The Human Genome Project: Implications for Families

Article excerpt

The Human Genome Project was the international research effort whose goal was the mapping and understanding of all human genes (National Human Genome Research Institute [NHGRI], 2005). Approximately 30,000 to 40,000 human genes have been identified and located by the Human Genome Project (NHGRI). The Human Genome Project has created a dramatic increase in information regarding the structure, organization, and function of human genes. As a result, the number of genetic tests available continues to grow. This increase in the availability of testing raises important social and ethical issues for all families, but especially for families with children who have genetic-related disabilities. Andrews and colleagues (1994) reported on the concerns from individuals with disabilities about the implications of increased genetic testing. Little is known about the perceptions of, and attitudes toward, the implications of the Human Genome Project among families who have children with genetic-related disabilities. This gap in knowledge limits the development of effective educational strategies to assist families with decision making regarding the family and health care implications of the Human Genome Project.

Genetic disease is a family issue; it affects not only the individuals with genetic conditions, but also the parents, siblings, extended family members, and community. For almost 40 years, social workers have been involved in providing genetic services. Sylvia Schild began to define the role of social workers in genetic services in 1966 (Taylor-Brown & Johnson, 1998). In 1984, Schild and Black insightfully projected that the most pressing task facing the social work profession would be preparing social workers for effective practice in genetics (Taylor-Brown & Johnson). The relevance of the Human Genome Project to social work practice and policy has continued to grow, and its significance is rapidly increasing as families address the implications on their family's health and health care. The purpose of this study was to explore how families identify information and to assess their perceptions of, and attitudes toward, the implications of the Human Genome Project on their family's health care.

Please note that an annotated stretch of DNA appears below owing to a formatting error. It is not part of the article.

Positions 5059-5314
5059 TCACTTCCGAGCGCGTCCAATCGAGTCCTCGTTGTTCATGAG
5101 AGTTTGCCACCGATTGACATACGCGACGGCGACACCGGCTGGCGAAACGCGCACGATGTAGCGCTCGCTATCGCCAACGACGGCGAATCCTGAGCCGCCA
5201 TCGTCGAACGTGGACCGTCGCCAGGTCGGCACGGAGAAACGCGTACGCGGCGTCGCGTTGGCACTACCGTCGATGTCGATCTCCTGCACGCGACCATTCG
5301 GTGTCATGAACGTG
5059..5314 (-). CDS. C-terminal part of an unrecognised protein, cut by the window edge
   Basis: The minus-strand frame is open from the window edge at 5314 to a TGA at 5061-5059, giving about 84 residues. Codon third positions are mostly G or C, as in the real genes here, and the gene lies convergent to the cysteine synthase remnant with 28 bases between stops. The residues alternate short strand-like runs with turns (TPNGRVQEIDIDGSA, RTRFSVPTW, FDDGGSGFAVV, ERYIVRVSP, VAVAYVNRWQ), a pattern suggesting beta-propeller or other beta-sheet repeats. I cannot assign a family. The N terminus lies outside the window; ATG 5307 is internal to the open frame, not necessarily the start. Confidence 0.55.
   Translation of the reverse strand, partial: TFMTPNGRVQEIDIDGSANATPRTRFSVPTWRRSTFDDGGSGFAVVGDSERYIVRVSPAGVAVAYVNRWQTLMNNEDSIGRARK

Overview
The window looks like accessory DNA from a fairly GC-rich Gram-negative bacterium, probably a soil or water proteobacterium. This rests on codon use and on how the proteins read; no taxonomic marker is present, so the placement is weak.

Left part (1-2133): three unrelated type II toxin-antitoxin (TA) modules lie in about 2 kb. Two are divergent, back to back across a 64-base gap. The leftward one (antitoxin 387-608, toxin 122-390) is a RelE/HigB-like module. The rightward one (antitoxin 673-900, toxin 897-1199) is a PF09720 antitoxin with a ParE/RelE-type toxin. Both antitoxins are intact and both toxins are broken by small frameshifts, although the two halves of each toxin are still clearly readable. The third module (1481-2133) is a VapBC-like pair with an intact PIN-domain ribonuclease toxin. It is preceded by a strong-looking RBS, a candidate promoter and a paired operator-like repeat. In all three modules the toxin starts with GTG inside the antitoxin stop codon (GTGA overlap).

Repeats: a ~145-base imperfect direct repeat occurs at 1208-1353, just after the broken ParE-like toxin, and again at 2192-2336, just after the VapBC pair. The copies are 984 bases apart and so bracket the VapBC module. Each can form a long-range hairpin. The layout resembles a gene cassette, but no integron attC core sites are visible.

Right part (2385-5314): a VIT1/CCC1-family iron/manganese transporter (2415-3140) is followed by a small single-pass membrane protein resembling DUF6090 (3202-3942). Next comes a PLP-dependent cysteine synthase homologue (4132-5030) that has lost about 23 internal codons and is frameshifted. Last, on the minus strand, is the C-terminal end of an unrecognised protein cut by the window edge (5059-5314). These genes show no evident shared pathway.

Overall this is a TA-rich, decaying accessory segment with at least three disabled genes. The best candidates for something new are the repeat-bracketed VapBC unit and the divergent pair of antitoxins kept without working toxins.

Face-to-face structured interviews were conducted; the Wayne State University Human Investigation Committee approved the study throughout the study period. The Health Belief Model (HBM) served as the conceptual framework for the study. Focusing on preventive health behaviors, the HBM's dimensions of perceived susceptibility and perceived threat guided the development of the survey instrument, along with the existing professional and public literature (Janz & Becker, 1984). With input from an interdisciplinary group of key informants, it was determined that case scenarios representing various family situations would be constructed, along with follow-up questions, to explore the perceptions and attitudes about the implications of the Human Genome Project on their family's health care and to identify where families learned their information. Following assessment by the key informants, with particular attention to the feedback from the family members of children with genetic-related disabilities, hypothetical case scenarios were developed focusing on themes relating to the following: insurance coverage following a job change; new treatments or cures since the discoveries of the Human Genome Project; genetic testing for young adult siblings of children with genetic-related disabilities; and prenatal testing in future pregnancies and health care coverage. The readability of the survey instrument was established at approximately grade 9, according to the Flesch-Kincaid readability level. The test-retest reliability of the instrument, assessed by interviewing one parent a second time, 12 months after the initial interview, was greater than 90 percent.

Eligibility criteria for study participation included being the mother or father of a child who has a genetic-related disability, being at least 18 years of age or older, and being able to respond to interview questions in English. …


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